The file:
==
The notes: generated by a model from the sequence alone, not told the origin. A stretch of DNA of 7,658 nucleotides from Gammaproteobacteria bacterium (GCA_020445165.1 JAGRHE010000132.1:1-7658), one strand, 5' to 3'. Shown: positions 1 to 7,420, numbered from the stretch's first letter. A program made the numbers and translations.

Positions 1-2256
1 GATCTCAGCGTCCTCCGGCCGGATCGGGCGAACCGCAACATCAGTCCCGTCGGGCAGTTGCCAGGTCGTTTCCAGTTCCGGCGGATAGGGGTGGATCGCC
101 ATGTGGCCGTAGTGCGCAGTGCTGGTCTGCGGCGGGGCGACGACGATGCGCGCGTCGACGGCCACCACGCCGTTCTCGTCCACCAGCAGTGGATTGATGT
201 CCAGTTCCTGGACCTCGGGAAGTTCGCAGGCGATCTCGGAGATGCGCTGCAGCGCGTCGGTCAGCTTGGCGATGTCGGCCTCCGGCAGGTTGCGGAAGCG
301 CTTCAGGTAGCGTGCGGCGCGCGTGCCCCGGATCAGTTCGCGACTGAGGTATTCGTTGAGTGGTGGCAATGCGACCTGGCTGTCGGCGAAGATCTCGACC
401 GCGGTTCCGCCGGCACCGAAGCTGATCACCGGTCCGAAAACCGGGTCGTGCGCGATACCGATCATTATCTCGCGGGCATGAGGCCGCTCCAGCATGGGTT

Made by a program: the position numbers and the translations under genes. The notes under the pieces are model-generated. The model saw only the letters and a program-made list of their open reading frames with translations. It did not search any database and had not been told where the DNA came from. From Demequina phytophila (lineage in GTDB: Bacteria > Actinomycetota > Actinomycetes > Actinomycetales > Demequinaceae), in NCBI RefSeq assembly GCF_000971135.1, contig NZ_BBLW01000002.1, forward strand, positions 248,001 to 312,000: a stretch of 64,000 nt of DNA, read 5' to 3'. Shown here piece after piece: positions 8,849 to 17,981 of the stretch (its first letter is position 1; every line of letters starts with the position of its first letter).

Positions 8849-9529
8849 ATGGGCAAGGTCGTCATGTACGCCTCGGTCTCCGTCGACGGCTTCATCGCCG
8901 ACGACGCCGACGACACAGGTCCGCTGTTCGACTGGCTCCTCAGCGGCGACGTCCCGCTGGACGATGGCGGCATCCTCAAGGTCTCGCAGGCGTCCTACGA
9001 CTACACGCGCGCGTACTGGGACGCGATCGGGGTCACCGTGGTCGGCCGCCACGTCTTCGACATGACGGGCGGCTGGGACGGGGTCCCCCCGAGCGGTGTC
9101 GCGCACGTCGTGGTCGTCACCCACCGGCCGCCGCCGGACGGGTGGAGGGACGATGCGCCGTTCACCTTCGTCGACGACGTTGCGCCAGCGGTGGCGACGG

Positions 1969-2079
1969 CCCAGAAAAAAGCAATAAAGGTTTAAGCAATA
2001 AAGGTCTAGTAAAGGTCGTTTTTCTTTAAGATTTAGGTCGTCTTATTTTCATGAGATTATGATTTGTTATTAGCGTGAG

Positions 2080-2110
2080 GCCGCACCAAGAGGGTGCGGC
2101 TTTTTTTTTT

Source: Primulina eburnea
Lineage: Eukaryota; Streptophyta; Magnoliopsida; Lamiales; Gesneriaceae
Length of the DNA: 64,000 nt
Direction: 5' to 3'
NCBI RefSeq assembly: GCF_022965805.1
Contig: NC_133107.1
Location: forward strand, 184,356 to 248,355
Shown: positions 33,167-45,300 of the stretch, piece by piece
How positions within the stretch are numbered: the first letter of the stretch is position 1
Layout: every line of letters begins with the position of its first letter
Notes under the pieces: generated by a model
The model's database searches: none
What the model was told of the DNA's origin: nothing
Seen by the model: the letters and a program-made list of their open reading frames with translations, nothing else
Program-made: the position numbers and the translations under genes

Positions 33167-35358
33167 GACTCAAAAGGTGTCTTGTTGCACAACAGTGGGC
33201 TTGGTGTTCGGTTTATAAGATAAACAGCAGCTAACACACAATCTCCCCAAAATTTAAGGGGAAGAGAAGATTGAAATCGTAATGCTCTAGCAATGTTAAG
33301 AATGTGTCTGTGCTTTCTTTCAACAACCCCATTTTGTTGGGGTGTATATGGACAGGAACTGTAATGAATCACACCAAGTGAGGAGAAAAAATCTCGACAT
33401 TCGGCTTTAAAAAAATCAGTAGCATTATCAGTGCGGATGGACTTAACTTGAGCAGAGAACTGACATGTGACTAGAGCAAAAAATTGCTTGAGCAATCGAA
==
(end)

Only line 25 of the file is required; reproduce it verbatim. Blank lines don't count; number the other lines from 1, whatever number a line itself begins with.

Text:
Contig: NC_133107.1